Tuesday, March 01, 2016


Seamless flight. We are loving Turkish Airlines aside from the bizarre and slightly frightening gelatine, orange egg breakfast. The arrival at Capodichino airport was a great little primer for life in Napoli – miscommunication, misinformation and much wandering around. The passport control was literally as soon as we stepped off the bus from the plane. One agent for the whole plane. About five minutes in another agent appeared for the EU members and there was a rush – all the people dressed in black talking on their cellphones pushing their way across the line.

After customs, we went from the Information booth to the little store at the far, far end of the airport and back to the travel agency, getting conflicting information from everyone about the tickets for the bus and the metro. The Informazioni lady told us that the little store sold 3-day tickets, the guy in the store said only the Informazioni people did. The other informazioni lady told us only the travel agency lady sold them. She did but she told us that the kids didn’t need tickets while the informazioni people AND the shopkeeper said they did. And we hadn’t even tackled how to find tickets for the shuttle bus to downtown… We spent a half hour walking back and forth through the airport, pulling our stupid bags and dragging the kids along until we finally gave up. Taaa-xi! Benvenuti a Napoli!

The cab driver was lovely. Giving us all the information we couldn’t find online about transport and soccer tickets and, most importantly, about the Sunday family meal of ragù that was waiting for him at 2 and what his wife puts in hers. Like our adventures in Mexico, time sitting up beside the taxi driver is arguably my favourite in any country and invariably my best opportunity to practice Italian. All the verb drills paid off because I can actually understand 90% of what he’s telling me and he actually understands me! I get the sense that five more minutes in the car and he would’ve called his wife to see if he could invite us along.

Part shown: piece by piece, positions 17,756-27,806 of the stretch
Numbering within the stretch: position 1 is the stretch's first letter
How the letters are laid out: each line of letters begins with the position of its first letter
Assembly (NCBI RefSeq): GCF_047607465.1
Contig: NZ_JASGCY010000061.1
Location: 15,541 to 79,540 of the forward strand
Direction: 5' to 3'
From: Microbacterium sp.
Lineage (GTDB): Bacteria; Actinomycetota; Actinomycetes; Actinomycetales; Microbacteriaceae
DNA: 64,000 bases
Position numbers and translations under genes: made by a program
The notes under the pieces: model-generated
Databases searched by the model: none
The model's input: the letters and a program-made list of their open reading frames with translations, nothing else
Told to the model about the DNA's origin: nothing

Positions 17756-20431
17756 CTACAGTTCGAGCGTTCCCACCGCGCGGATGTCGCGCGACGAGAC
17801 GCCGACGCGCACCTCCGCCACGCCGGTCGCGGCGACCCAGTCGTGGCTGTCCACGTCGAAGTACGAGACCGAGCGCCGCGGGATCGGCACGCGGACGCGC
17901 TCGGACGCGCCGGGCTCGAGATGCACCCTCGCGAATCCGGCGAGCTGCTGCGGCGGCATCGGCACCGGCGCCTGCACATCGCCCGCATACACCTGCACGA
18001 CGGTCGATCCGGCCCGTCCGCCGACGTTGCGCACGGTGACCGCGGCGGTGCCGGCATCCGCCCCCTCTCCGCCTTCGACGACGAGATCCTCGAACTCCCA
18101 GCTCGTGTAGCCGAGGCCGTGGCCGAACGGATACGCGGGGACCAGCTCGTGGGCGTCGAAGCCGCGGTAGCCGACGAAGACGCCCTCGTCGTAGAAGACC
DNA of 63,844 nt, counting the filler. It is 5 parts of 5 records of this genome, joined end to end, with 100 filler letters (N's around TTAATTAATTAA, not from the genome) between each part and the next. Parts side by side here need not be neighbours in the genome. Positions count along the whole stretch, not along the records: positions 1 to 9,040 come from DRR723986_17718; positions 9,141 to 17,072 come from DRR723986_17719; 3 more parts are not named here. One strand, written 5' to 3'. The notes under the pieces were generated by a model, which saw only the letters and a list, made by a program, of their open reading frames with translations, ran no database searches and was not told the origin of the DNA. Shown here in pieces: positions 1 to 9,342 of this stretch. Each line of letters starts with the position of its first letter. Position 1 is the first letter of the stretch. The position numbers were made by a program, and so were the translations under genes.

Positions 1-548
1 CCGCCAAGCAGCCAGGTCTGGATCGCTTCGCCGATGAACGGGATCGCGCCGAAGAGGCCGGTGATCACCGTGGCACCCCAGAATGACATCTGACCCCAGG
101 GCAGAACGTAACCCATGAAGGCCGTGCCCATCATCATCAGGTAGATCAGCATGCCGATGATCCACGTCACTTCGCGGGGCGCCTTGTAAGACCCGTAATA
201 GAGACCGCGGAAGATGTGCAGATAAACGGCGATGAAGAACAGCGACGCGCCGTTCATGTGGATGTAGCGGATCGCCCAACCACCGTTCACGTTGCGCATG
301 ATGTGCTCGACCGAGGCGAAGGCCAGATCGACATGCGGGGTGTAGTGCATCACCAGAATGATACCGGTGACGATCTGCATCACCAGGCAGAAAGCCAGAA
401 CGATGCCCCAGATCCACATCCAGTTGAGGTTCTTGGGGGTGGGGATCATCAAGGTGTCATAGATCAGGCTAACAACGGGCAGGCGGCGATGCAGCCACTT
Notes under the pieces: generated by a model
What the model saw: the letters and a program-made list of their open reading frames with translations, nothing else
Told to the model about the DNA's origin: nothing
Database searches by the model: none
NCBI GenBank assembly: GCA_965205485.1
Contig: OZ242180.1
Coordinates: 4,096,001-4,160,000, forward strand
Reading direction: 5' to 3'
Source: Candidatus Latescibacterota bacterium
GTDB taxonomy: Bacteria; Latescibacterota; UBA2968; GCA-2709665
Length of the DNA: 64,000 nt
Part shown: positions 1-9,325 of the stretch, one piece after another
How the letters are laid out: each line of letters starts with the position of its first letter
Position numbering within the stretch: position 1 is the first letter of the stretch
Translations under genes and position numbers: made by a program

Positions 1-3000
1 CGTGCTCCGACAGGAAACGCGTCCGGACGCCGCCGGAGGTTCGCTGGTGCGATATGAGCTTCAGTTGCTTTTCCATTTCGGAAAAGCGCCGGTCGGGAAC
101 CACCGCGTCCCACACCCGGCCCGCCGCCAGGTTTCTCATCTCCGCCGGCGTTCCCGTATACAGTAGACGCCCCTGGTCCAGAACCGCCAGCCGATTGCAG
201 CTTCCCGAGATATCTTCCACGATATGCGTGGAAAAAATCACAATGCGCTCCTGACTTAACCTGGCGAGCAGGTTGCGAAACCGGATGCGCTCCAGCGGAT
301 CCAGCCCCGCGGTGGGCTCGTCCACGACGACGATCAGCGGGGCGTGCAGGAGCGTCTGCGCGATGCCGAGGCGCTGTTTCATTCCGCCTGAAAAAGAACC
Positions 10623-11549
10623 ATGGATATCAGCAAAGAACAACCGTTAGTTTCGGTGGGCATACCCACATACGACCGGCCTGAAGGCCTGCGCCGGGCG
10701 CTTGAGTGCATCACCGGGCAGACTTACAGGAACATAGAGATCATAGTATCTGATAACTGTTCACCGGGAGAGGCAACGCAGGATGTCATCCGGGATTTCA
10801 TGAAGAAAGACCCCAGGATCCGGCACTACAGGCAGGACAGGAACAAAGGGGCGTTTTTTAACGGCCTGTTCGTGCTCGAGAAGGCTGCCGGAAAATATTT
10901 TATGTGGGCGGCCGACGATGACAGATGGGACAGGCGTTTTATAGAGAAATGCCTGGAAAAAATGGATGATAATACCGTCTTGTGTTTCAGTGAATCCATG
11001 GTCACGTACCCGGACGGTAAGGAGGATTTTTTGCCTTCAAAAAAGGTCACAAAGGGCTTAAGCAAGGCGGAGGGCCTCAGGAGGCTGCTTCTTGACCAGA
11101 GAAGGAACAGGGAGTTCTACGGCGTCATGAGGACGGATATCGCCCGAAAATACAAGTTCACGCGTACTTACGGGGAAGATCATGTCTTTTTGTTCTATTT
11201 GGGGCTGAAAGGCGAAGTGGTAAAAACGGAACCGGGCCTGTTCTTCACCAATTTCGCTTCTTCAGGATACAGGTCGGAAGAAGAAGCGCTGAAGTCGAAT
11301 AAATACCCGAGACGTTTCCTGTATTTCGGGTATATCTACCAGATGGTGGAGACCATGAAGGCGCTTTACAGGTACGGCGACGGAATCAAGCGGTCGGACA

The apartment seemed a bit sketchy at first. The neighbourhood not exactly salubrious. Walking through a gate into an inner courtyard and up a set of crumbling stone steps. We didn’t have an apartment number so we were in the dark, literally and figuratively. I was texting our host as we waited for him to come find us and lead us to the loft. Finally a door opens and Gaetano appears. The apartment is cool — decorated simply but the place is just right for us. The windows open on to the courtyard – laundry hangs outside every window, scooters are parked everywhere, elaborate scaffold is set up along one wall but whether for repairs or to bolster the crumbling wall is unclear. The location is perfect. Our road is called Pasquale Scura but it’s informally known as Spaccanapoli because it splits Napoli down the middle —stretching straight and forever through the historic centre. This would not be surprising if this were New York, but in this maze of cobbled alleyways and staircases it is a bit of a miracle.